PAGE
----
Of Mice and Men’ By John Steinbeck Revision Booklet



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Curley’s wife
Of Mice and Men is not kind in its portrayal of women. In fact, women are treated with contempt throughout the course of the novel. Steinbeck generally depicts women as troublemakers who bring ruin on men and drive them mad. Curley’s wife, who walks the ranch as a temptress, seems to be a prime example of this destructive tendency—Curley’s already bad temper has only worsened since their wedding. Aside from wearisome wives, Of Mice and Men offers limited, rather misogynistic, descriptions of women who are either dead maternal figures or prostitutes.

Despite Steinbeck’s rendering, Curley’s wife emerges as a relatively complex and interesting character. Although her purpose is rather simple in the novel’s opening pages—she is the “tramp,” “tart,” and “bitch” that threatens to destroy male happiness and longevity—her appearances later in the novel become more complex. When she confronts Lennie, Candy, and Crooks in the stable, she admits to feeling a kind of shameless dissatisfaction with her life. Her vulnerability at this moment and later—when she admits to Lennie her dream of becoming a movie star—makes her utterly human and much more interesting than the stereotypical vixen in fancy red shoes. However, it also reinforces the novel’s grim worldview. In her moment of greatest vulnerability, Curley’s wife seeks out even greater weaknesses in others, preying upon Lennie’s mental handicap, Candy’s debilitating age, and the colour of Crooks’s skin in order to steel herself against harm.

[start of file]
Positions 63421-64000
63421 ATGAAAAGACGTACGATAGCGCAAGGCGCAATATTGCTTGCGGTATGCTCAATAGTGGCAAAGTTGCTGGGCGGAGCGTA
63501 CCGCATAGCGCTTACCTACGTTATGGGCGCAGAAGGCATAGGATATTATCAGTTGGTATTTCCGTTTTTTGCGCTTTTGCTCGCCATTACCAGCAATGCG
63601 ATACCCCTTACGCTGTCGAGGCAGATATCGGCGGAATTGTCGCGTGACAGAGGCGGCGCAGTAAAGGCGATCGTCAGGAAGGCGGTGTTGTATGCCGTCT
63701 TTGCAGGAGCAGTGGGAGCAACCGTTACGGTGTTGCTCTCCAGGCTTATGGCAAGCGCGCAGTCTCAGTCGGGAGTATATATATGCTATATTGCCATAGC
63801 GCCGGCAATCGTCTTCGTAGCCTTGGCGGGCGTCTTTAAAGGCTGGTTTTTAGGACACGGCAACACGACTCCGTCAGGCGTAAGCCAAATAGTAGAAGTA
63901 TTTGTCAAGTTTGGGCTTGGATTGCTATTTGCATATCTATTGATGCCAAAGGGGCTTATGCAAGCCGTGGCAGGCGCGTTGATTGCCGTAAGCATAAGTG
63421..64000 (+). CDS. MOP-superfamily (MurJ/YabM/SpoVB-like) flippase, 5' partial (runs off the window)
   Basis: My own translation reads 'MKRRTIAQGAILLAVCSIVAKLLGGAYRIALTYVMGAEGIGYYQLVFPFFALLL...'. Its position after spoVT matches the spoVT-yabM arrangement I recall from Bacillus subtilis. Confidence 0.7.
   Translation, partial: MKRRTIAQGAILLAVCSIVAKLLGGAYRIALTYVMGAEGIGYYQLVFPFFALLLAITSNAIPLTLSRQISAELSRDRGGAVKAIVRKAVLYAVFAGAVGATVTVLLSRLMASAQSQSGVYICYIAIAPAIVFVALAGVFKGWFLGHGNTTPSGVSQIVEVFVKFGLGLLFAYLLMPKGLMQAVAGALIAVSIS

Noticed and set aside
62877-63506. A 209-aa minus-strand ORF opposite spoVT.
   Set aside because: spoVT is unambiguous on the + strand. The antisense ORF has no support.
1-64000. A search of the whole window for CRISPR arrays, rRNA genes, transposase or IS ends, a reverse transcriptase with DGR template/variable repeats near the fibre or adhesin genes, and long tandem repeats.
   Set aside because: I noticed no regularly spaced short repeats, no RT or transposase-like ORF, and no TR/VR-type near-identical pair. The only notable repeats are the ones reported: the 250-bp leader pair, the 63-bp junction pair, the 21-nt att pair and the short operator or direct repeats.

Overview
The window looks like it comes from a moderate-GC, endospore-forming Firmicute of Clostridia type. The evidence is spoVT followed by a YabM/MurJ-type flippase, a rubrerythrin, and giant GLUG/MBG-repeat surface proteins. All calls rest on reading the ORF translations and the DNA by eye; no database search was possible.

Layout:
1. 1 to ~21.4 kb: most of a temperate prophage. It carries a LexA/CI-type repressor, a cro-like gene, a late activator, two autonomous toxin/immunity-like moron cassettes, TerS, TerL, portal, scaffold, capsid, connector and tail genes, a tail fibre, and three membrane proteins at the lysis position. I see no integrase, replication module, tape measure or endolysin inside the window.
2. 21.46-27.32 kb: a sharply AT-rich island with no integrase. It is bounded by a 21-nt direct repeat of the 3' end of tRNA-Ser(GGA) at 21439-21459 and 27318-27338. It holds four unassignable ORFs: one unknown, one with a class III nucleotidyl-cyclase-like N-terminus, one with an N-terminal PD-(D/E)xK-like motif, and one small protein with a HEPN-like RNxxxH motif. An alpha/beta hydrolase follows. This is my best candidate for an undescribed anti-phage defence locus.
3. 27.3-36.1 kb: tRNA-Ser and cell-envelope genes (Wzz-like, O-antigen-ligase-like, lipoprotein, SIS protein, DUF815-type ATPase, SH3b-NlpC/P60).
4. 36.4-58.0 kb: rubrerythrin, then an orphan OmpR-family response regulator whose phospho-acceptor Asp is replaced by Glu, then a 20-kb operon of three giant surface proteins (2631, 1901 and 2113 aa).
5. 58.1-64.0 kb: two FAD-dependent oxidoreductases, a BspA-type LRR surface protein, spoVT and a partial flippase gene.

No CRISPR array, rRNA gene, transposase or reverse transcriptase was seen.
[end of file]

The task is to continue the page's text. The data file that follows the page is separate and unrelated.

Crooks
Crooks is a lively, sharp-witted, black stable-hand, who takes his name from his crooked back. Like most of the characters in the novel, he admits that he is extremely lonely. When Lennie visits him in his room, his reaction reveals this fact. At first, he turns Lennie away, hoping to prove a point that if he, as a black man, is not allowed in white men’s houses, then whites are not allowed in his, but his desire for company ultimately wins out and he invites Lennie to sit with him. Like Curley’s wife, Crooks is a disempowered character who turns his vulnerability into a weapon to attack those who are even weaker. He plays a cruel game with Lennie, suggesting to him that George is gone for good. Only when Lennie threatens him with physical violence does he relent. Crooks exhibits the corrosive effects that loneliness can have on a person; his character evokes sympathy as the origins of his cruel behaviour are made evident.




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